Who is right?

This is a discussion on Who is right? within the C Programming forums, part of the General Programming Boards category; Code: ULONGLONG ll1 = 50000ull; LONGLONG ll2 = 99000ll; LONGLONG ll3; if ((ll1 - ll2) < 0) printf("< 0\n"); else ...

  1. #1
    Yes, my avatar is stolen anonytmouse's Avatar
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    Who is right?

    Code:
    	ULONGLONG ll1 = 50000ull;
    	LONGLONG ll2  = 99000ll;
    	LONGLONG ll3;
    
    	if ((ll1 - ll2) < 0) printf("< 0\n");
    	else printf("> 0\n");
    
    	ll3 = ll1 - ll2;
    	if (ll3 < 0) printf("< 0\n");
    	else printf("> 0\n");
    MSVC Output:
    > 0
    < 0
    Lcc Output:
    < 0
    < 0
    Who is right here, or is it undefined?

    EDIT: :-; Fixed. I don't have an entry function either.
    Last edited by anonytmouse; 12-09-2003 at 07:17 AM.

  2. #2
    ATH0 quzah's Avatar
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    Neither of them are right. You don't actually have a variable called ll in your example. It won't compile.

    Quzah.
    Hope is the first step on the road to disappointment.

  3. #3
    Code Goddess Prelude's Avatar
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    I'll ignore the fact that your code won't compile.

    >Who is right here, or is it undefined?
    Conversion of arithmetic types can be complicated.

    >(ll - ll2)
    As an expression, the usual conversions apply, and the type of the result is the type of the longest, floatiest operand. So the result of this expression will be unsigned long long. Because unsigned types roll over when they reach their boundaries, the result of this expression is a very large unsigned value, thus, greater than 0.

    >ll3 = ll - ll2;
    This is completely different from the above. Note that the right hand side of the expression is the same as above, but explicit assignment to a signed type is considered an overflow and is technically undefined even though a lot of programs rely on a quiet conversion that results in a negative number. So a reasonable result would be less than 0, but since it is undefined behavior, you can't rely on that.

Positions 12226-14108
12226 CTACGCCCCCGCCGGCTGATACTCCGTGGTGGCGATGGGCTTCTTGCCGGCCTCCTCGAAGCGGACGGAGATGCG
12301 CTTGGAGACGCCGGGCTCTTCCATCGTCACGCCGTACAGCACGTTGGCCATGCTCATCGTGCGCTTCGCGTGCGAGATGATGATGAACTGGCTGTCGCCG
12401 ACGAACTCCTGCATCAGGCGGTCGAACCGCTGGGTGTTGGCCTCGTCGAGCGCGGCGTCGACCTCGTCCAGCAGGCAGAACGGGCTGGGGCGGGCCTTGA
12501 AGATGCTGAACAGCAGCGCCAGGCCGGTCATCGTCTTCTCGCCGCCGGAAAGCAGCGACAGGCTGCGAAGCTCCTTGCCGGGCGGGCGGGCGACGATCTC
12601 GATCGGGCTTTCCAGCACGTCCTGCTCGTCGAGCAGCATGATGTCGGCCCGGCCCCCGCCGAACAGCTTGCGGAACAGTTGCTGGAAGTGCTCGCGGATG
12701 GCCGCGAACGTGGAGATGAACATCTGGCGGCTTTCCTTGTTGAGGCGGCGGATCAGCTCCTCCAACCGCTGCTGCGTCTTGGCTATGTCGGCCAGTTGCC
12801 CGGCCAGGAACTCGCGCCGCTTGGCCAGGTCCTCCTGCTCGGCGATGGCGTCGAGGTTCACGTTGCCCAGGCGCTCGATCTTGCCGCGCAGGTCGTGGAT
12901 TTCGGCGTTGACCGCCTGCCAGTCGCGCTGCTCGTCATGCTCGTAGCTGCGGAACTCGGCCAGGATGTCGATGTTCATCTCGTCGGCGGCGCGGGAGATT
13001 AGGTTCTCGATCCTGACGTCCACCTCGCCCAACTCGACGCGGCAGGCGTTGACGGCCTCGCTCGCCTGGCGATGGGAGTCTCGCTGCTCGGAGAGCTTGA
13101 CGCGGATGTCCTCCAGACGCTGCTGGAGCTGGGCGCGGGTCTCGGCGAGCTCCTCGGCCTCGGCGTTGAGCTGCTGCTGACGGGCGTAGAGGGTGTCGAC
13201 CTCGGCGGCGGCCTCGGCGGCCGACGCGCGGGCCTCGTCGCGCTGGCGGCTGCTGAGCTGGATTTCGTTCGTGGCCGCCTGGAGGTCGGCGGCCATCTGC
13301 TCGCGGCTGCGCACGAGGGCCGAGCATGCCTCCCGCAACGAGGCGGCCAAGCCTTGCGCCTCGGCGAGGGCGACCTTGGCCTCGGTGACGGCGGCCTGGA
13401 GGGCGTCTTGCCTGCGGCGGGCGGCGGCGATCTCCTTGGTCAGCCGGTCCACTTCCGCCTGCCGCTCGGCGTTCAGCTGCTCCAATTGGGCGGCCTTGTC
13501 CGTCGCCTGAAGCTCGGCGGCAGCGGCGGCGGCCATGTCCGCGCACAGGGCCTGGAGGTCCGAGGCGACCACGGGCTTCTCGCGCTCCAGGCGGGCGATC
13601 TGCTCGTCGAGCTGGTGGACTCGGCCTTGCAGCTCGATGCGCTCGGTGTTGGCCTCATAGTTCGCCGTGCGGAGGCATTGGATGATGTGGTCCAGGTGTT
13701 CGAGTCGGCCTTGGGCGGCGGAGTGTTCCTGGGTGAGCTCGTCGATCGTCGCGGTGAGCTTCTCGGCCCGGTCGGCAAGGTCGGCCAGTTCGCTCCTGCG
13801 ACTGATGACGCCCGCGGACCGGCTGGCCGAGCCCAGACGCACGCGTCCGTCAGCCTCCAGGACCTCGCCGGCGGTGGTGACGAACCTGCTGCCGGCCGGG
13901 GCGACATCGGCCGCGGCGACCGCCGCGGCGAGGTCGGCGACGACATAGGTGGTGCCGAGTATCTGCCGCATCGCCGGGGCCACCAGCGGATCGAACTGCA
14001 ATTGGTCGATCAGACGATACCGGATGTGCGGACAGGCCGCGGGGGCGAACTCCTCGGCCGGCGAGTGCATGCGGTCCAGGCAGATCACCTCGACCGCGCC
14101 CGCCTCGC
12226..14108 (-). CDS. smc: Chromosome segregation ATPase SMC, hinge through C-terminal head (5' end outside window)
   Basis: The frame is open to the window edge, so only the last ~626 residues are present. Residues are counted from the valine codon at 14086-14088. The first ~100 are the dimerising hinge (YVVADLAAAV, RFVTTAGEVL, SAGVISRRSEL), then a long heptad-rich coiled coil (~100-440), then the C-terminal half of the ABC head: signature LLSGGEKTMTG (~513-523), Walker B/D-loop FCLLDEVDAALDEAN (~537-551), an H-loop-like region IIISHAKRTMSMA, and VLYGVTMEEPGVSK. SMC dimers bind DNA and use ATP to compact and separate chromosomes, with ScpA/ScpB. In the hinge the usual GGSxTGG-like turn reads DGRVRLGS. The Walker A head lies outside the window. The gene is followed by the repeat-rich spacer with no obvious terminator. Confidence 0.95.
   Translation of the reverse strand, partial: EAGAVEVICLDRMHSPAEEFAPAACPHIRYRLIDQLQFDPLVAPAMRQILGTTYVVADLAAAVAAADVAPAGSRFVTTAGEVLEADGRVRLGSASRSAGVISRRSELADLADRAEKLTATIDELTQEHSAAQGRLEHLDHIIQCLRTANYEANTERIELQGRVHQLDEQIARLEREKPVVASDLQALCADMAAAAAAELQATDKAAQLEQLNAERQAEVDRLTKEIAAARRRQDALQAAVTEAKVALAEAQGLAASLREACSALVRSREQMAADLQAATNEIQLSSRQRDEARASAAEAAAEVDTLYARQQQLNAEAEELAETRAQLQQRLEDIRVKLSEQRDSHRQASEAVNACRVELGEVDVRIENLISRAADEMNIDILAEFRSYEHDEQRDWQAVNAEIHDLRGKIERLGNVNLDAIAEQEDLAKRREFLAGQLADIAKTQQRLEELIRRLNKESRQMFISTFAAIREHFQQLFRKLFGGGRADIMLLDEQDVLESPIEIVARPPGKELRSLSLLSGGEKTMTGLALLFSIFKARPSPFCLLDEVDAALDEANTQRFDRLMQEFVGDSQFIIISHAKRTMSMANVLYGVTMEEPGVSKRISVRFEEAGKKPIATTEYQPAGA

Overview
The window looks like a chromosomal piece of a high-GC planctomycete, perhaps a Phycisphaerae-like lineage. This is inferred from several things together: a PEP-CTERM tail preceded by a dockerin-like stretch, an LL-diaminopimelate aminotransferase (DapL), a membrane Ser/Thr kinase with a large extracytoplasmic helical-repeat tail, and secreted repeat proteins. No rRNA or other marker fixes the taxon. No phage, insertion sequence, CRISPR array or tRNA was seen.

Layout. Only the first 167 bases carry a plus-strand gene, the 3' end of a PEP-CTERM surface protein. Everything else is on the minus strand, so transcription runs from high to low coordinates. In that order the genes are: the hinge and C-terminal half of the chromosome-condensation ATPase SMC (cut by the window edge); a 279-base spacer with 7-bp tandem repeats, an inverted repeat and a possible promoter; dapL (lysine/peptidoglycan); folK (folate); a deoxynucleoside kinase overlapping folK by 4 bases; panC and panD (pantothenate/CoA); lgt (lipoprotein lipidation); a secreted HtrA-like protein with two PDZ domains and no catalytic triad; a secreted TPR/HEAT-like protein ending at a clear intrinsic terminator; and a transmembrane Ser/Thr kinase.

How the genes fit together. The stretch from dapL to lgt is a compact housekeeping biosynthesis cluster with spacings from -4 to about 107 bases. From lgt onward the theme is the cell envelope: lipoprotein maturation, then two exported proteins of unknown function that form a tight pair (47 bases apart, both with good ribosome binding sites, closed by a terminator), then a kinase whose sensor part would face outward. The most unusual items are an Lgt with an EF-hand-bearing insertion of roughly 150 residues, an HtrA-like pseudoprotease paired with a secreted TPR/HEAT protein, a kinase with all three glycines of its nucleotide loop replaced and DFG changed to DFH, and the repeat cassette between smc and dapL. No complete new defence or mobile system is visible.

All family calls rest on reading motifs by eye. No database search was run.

My best code is written with the delete key.

  4. #4
    Yes, my avatar is stolen anonytmouse's Avatar
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    I'll ignore the fact that your code won't compile.
    While we're at it, types are undefined too!

    As an expression, the usual conversions apply, and the type of the result is the type of the longest, floatiest operand. So the result of this expression will be unsigned long long. Because unsigned types roll over when they reach their boundaries, the result of this expression is a very large unsigned value, thus, greater than 0.

    This is what I figured. So LCC is wrong.

    This is completely different from the above. Note that the right hand side of the expression is the same as above, but explicit assignment to a signed type is considered an overflow and is technically undefined even though a lot of programs rely on a quiet conversion that results in a negative number. So a reasonable result would be less than 0, but since it is undefined behavior, you can't rely on that.

    So is there any 'correct' way to get a signed result from an unsigned operation.

  5. #5
    ATH0 quzah's Avatar
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    Originally posted by anonytmouse